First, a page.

CAMDEN, NJ — Camden County’s battle with COVID-19 has been largely shaped by partnerships. On Wednesday, as officials outlined the latest toll the coronavirus has taken locally, Camden County College (CCC) President Donald Borden says the health crisis has offered teachable moments for future emergencies.

Borden said he’s been encouraged by the collaboration he’s witnessed between K-12 educators, higher education leaders, government entities, healthcare providers, community groups and faith-based organizations. 

“I don't want to speak for everyone but I think we could all say that likely there will be a next something, whether it's a viral pandemic or a climate incident that leads to a crisis. My hope and my expectation is [that] as a result of what we've learned through this, we're all going to be better able to face that next emergency...because of the work that's being done,” Borden said this afternoon.

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Speaking from the university’s Blackwood campus — where the county at one point provided coronavirus screenings — Freeholder Director Lou Cappelli outlined an array of updates. The health department has confirmed 40 new COVID-19 cases (10,270 total) but zero deaths (569 total). 

The average age of new people becoming infected is 25, and the county is averaging roughly 25 new cases each day.

“America has never faced a large-scale, prolonged crisis like this in our lifetimes. It is going to take the action of every single member of our community to fight this virus,” said Cappelli. “Today, the director of the Centers for Disease Control said that universe mask use could be more effective than a vaccine in helping us get back to normal.”

Shifting topics to education, Executive County Superintendent of Schools, Dr. Lovell Pugh-Bassett, says the first weeks of school have mainly focused on adjusting to the new norms. 

“School districts are still working out the regular day-to-day kinks of opening schools,” Pugh-Bassett said. “So dealing with issues around technology accessibility, dealing with issues of staffing, making sure that there's coverage for classes, busing for those districts that are still working in a hybrid environment [and] the provision of services for those students who have disabilities or maybe who are English language learners.” 

When asked by Cappelli about preparedness and the improvements of virtual teaching methods, she said, “We haven't had that type of micro-level check in. At this point right, we're really just trying to make sure that we're providing framework support for school districts to make sure that they have the things that they need for just day-to-day operations… I can tell you that districts have shifted the focus on knowing how to use the technology and the platform, to really figuring out how to translate the content online.”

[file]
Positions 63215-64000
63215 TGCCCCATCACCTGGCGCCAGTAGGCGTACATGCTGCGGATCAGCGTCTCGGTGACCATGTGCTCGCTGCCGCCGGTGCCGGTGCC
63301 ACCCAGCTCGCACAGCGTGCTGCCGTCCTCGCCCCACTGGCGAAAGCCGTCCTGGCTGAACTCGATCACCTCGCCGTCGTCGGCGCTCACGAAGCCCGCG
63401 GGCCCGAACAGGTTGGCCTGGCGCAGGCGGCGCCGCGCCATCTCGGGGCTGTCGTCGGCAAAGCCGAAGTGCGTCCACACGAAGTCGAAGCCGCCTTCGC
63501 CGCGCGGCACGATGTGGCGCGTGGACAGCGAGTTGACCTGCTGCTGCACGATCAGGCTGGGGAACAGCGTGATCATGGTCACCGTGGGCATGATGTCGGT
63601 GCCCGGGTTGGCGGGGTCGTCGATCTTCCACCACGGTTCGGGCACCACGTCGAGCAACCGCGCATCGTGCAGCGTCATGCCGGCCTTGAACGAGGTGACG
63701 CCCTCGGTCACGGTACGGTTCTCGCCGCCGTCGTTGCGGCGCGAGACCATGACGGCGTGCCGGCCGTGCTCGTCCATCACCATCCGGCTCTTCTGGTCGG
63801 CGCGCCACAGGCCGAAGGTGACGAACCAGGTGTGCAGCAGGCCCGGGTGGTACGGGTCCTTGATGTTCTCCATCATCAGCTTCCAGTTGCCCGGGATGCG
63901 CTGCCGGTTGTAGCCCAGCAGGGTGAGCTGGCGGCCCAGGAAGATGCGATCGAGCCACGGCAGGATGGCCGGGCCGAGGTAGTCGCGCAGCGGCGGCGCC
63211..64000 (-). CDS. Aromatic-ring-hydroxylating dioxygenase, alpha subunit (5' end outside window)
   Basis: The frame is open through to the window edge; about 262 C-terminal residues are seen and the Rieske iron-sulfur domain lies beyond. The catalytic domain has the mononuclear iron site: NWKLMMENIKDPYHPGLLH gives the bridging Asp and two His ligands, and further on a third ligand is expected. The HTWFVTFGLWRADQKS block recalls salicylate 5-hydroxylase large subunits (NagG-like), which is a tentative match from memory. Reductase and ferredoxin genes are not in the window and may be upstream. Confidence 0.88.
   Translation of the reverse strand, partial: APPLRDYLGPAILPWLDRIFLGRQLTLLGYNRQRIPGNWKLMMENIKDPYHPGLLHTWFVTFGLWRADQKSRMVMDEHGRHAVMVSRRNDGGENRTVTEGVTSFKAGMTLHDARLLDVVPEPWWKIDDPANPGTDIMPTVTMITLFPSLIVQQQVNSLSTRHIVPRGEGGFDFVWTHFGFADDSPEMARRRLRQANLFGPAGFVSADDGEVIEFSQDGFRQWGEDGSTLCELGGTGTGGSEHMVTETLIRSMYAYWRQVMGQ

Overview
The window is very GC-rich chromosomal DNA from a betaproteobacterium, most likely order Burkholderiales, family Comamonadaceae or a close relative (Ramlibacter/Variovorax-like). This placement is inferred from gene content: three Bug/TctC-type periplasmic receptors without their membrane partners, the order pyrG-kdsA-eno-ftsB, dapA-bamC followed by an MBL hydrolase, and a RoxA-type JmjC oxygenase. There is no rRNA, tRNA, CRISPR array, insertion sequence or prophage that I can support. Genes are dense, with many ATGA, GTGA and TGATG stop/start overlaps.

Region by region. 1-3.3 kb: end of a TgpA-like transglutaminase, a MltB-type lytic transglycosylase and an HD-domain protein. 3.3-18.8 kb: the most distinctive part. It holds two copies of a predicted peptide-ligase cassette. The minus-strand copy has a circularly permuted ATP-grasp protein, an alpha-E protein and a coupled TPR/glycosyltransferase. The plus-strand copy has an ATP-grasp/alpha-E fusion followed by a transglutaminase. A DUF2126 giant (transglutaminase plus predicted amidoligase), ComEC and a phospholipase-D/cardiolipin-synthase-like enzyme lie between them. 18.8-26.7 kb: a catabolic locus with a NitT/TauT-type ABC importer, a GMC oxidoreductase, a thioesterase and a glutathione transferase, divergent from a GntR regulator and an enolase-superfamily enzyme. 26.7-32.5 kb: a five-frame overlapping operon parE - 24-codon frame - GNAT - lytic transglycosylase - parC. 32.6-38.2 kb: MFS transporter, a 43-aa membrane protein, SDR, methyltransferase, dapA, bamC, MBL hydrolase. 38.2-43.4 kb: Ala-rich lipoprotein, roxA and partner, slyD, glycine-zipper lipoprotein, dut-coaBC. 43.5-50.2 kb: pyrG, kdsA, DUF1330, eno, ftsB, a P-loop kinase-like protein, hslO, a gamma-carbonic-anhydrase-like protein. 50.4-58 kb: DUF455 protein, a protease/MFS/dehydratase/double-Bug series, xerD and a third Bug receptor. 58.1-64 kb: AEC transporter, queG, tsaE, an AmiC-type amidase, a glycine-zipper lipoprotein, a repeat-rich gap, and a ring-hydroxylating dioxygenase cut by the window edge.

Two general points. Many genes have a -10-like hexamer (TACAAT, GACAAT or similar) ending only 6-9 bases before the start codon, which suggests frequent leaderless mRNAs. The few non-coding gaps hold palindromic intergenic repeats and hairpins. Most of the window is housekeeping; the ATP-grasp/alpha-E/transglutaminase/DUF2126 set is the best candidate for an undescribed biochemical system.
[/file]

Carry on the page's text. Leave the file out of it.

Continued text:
A breakdown of the new cases is available below:

New Patient 1:

 

FEMALE,

 

20s,

 

BARRINGTON BOROUGH

 

New Patient 2:

 

MALE,

 

10s,

 

BERLIN BOROUGH

 

New Patient 3:

 

MALE,

 

30s,

 

CAMDEN CITY

 

New Patient 4:

 

MALE,

 

50s,

 

CAMDEN CITY

 

New Patient 5:

 

FEMALE,

 

10s,

 

CAMDEN CITY

 

New Patient 6:

 

FEMALE,

 

40s,

 

CAMDEN CITY

 

New Patient 7:

 

FEMALE,

 

20s,

 

CHERRY HILL TOWNSHIP

 

New Patient 8:

 

MALE,

 

10s,

 

CHERRY HILL TOWNSHIP

 

New Patient 9:

 

FEMALE,

 

10s,

 

CHERRY HILL TOWNSHIP

 

New Patient 10:

 

FEMALE,

 

30s,

 

CHERRY HILL TOWNSHIP

 

New Patient 11:

 

FEMALE,

 

30s,

 

CHERRY HILL TOWNSHIP

 

New Patient 12:

 

FEMALE,

 

20s,

 

CHERRY HILL TOWNSHIP

 

New Patient 13:

 

FEMALE,

 

50s,

 

GLOUCESTER TOWNSHIP

 

New Patient 14:

 

MALE,

 

60s,

 

GLOUCESTER TOWNSHIP

 

New Patient 15:

 

FEMALE,

 

50s,

 

GLOUCESTER TOWNSHIP

 

New Patient 16:

 

FEMALE,

 

10s,

 

GLOUCESTER TOWNSHIP

 

New Patient 17:

 

MALE,

 

10s,

 

GLOUCESTER TOWNSHIP

 

New Patient 18:

 

FEMALE,

 

70s,

 

GLOUCESTER TOWNSHIP

 

New Patient 19:

 

FEMALE,

 

40s,

 

GLOUCESTER TOWNSHIP

 

New Patient 20:

 

MALE,

 

60s,

 

HADDON HEIGHTS BOROUGH

 

New Patient 21:

 

MALE,

 

10s,

 

HADDON HEIGHTS BOROUGH

 

New Patient 22:

 

MALE,

 

40s,

 

LAWNSIDE BOROUGH

 

New Patient 23:

 

FEMALE,

 

40s,

 

LINDENWOLD BOROUGH

 

New Patient 24:

 

FEMALE,

 

60s,

 

MAGNOLIA BOROUGH

 

New Patient 25:

 

MALE,

 

JUVENILE,

 

MAGNOLIA BOROUGH

 

New Patient 26:

 

FEMALE,

 

30s,

 

MAGNOLIA BOROUGH

 

New Patient 27:

 

MALE,

 

40s,

 

MERCHANTVILLE BOROUGH

 

New Patient 28:

 

FEMALE,

 

30s,

 

PENNSAUKEN TOWNSHIP

 

New Patient 29:

 

FEMALE,

 

20s,

 

PENNSAUKEN TOWNSHIP

 

New Patient 30:

 

FEMALE,

 

60s,

 

PINE HILL BOROUGH

 

New Patient 31:

 

FEMALE,

 

20s,

 

SOMERDALE BOROUGH

 

New Patient 32:

 

FEMALE,

 

20s,

 

STRATFORD BOROUGH

 

New Patient 33:

 

MALE,

 

10s,

 

VOORHEES TOWNSHIP

 

New Patient 34:

 

FEMALE,

 

40s,

 

VOORHEES TOWNSHIP

 

New Patient 35:

 

MALE,

 

60s,

 

VOORHEES TOWNSHIP

 

New Patient 36:

 

MALE,

 

70s,

 

VOORHEES TOWNSHIP

 

New Patient 37:

 

FEMALE,

 

70s,

 

VOORHEES TOWNSHIP

 

New Patient 38:

 

MALE,

 

30s,

 

VOORHEES TOWNSHIP

 

New Patient 39:

 

FEMALE,

 

20s,

 

WINSLOW TOWNSHIP

 

New Patient 40:

 

MALE,

 

50s,

 

WINSLOW TOWNSHIP

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